Published by the Students of Johns Hopkins since 1896
September 29, 2022

Spring Fair looks to one-up last year

By MELISSA CHANG | April 14, 2016

As the 45th annual Spring Fair approaches, students are anticipating the additions to the weekend’s festivities.

Co-chairs Amelia Gavurin and Jordan Scharf elaborated on the many ways they think this year’s fair will improve.

“Every year we try to one-up what we did last year,” Scharf said.

The food at Spring Fair has always been one of its most popular attractions. Sophomore Rohith Bhethanabotla recalls some of his favorite dishes from past years.

“You always want to make sure you get the chicken on a stick. There are fried oreos, alligators, all kinds of heart-stopping nachos and a fill-your-own soda station,” he said. “It’s a weekend when you gladly just kill your whole diet or workout routine.” Based on student feedback from last year, the Spring Fair Food Committee is bringing in a wider range of vendors.

Based on student feedback from last year, the Spring Fair Food Committee is bringing in a wider range of vendors.

“Usually it’s just fried food, but they’re bringing in some organic green vendors and some Puerto Rican vendors,” Scharf said.

The inclusion of student responses from previous years is one of the many ways Spring Fair incorporates input from Hopkins students and their groups.

Spring Fair collaborated with The Hop to organize the three headliner acts: The Chainsmokers, Shawyze and Marian Hill.

“It’s kind of hard because we also bring in outside businesses, but the headliner is a collaboration with The Hop,” Gavurin said. “We work very closely with them, and it’s essentially equal parts theirs and ours.”

The Tunnel Party is one of the most exciting new additions to Spring Fair this year.

“Our Night Committee came up with the idea for a Tunnel Party,” Gavurin said.

“It’s going to be in Gilman Tunnel. There’s going to be a Beer Paddy on Latrobe, and a DJ in the tunnel. It’s going to be a total dance party.”

Scharf added that the Tunnel Party was designed to be convenient for students to participate in.

“It’s hard to get people to go to off-campus things, especially because all of the Fair is all on campus. So our Night Time Committee thought, ‘Why not do it on campus,’” Scharf said. “It’s going to be so easy. It’s just silly if you don’t go.”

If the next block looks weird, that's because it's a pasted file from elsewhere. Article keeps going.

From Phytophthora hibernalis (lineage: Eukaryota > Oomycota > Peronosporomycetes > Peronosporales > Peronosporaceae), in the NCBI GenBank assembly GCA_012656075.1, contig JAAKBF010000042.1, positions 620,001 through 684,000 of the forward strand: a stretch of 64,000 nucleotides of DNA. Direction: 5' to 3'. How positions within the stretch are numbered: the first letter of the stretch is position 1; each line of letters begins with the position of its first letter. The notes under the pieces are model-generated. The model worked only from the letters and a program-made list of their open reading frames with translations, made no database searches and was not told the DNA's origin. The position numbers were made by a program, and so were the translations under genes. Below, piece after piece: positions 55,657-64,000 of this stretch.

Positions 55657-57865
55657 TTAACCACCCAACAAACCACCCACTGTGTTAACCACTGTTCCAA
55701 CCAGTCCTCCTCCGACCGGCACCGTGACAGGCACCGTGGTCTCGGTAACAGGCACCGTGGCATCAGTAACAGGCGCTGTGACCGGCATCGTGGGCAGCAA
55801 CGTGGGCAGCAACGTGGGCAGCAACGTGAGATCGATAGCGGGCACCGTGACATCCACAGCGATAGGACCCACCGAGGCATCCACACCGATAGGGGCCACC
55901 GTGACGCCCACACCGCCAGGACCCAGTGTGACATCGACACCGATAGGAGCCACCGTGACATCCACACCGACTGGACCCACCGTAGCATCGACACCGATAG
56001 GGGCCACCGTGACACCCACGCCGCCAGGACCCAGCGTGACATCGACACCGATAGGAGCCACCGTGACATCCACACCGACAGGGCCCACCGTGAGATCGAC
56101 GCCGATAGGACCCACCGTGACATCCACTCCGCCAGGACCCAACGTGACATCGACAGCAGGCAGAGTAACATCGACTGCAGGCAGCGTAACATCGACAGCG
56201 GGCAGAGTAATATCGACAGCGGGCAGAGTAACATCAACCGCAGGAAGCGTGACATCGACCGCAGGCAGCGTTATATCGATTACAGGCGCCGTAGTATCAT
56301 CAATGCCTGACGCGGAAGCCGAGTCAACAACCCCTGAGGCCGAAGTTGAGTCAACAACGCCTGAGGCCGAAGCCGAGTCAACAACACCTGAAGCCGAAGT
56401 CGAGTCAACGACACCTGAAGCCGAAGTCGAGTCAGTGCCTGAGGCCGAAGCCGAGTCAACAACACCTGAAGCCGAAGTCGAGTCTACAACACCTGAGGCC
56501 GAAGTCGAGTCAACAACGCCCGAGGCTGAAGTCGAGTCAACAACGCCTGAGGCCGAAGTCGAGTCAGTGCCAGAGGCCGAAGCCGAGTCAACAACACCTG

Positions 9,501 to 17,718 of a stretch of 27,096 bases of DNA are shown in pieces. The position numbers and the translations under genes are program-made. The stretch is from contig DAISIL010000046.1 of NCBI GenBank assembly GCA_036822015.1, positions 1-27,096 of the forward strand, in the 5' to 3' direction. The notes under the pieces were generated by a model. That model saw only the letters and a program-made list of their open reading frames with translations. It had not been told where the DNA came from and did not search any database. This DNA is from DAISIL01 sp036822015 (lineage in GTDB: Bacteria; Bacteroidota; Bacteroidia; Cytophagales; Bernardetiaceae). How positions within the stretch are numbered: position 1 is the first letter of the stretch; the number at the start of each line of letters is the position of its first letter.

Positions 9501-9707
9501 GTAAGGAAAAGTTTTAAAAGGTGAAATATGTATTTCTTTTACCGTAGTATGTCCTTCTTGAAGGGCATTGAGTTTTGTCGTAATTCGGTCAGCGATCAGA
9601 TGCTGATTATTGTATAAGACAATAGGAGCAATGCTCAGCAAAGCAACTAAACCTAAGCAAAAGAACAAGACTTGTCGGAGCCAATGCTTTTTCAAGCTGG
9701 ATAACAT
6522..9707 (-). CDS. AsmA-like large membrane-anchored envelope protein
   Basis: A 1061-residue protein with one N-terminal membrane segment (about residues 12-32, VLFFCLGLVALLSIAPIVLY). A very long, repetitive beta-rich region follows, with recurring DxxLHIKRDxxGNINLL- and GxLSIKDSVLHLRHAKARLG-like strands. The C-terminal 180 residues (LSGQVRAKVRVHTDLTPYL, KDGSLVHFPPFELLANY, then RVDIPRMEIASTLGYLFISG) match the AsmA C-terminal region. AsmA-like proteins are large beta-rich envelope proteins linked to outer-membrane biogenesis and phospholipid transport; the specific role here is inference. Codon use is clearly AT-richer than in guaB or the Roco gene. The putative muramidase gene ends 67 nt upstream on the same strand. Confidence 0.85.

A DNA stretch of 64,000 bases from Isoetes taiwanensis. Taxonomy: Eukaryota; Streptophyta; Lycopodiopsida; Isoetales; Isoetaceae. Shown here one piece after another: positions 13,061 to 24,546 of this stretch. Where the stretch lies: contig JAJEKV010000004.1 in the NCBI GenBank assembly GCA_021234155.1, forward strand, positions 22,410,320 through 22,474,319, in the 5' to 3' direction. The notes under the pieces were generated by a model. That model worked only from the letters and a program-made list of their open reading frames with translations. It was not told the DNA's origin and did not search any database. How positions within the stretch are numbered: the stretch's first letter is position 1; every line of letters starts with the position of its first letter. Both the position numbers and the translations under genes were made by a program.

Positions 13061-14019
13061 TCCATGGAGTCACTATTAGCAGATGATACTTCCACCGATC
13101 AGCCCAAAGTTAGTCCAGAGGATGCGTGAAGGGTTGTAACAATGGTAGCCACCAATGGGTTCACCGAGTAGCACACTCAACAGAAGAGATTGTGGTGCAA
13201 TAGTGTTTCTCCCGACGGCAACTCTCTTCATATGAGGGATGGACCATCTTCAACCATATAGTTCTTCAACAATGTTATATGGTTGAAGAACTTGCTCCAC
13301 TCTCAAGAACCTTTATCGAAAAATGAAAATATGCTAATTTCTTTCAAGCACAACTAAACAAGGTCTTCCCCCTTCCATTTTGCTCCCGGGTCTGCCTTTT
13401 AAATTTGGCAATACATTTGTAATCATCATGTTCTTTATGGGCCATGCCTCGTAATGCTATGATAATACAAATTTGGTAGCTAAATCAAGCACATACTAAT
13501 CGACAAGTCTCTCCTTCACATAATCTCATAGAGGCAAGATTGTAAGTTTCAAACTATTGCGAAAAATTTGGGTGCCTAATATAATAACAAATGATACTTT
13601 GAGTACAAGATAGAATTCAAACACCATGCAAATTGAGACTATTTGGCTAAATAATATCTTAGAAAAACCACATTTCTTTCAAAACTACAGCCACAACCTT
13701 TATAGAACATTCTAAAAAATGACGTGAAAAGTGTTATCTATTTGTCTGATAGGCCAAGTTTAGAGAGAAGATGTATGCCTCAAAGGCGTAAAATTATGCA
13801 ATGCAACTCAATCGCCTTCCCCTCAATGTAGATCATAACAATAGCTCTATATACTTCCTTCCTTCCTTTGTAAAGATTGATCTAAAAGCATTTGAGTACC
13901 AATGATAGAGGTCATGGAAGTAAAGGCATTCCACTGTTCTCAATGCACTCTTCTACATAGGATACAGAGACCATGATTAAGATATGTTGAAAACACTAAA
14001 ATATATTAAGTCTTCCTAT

Spring Fair’s collaboration extends to partnerships with organizations outside of Hopkins, as well. This year, they are introducing the Twinkie Run, which supports the Living Classroom Foundation and the Chariot Race, sponsored by Red Bull. Gavurin elaborated on the details of the event:

“It’s essentially a lap around a building six times and after each lap you have to shove your face with a Twinkie,” she said. “So it’s like a beer mile but without alcohol.”

Scharf explained that the Chariot Race is a revamping of a previous event.

“The Chariot Race we had done a few years ago,” she said. “It’s sponsored by Red Bull, so everyone is amped about it. People have to build their own chariots out of whatever they can find, essentially, and race around.”

To prepare for such a large event, Gavurin explained that planning began early last summer.

“It’s run like a business. Nine-to-five, Monday to Friday, everyone has office hours,” Gavurin said. “Over the summer, we encourage the old members to go to different fairs, look at different vendors and see what they have. Every committee picks what they want to do for that year and tries to make it happen throughout the year... It’s a very long process.”

Scharf spoke to some budgetary difficulties the organization had to deal with along the way.

“It’s hard when we want to give so much to the students, and we only have limited funds to do so,” Scharf said. “But our staff was really awesome with it and were really conscious of our spending.”

Operational logistics proved to be another difficulty, which required working with other divisions of the University.

“We had some trouble with where we can put vendors and who is allowed to drive where and things like that. So we worked really closely with the University’s Plan Operations team,” Scharf said. “We [also] have our own Plan Operations team and they worked really hard to figure everything out.”

Gavurin said that the goal of Spring Fair is to make the event a memorable tradition for all students.

“I like to see that we get to be a state school for a weekend,” Gavurin said. “Really, you go onto the Freshman Quad or Gilman Quad, and it’s not just that you’re walking through it to another building.”

Sravya Kurapati, a recent graduate of the Bloomberg School of Public Health, enjoys what Spring Fair brings to the campus every year.

“I’ve really liked it [for the] past two years that I’ve attended,” she said. “I run into some of friends of mine I haven’t seen in a while every time it happens. So it’s a good time to hang out.”

Sophomore Rohith Bhethanabotla echoed Kurapati’s excitement.

“I think Spring Fair is the best time to make memories, whether it be going out to frats at night and everyone comes back to spend the rest of the night talking about life or going to concerts or eating all the fried foods they have to offer,” he said. “There’s no excuse to not have fun during Spring Fair.”

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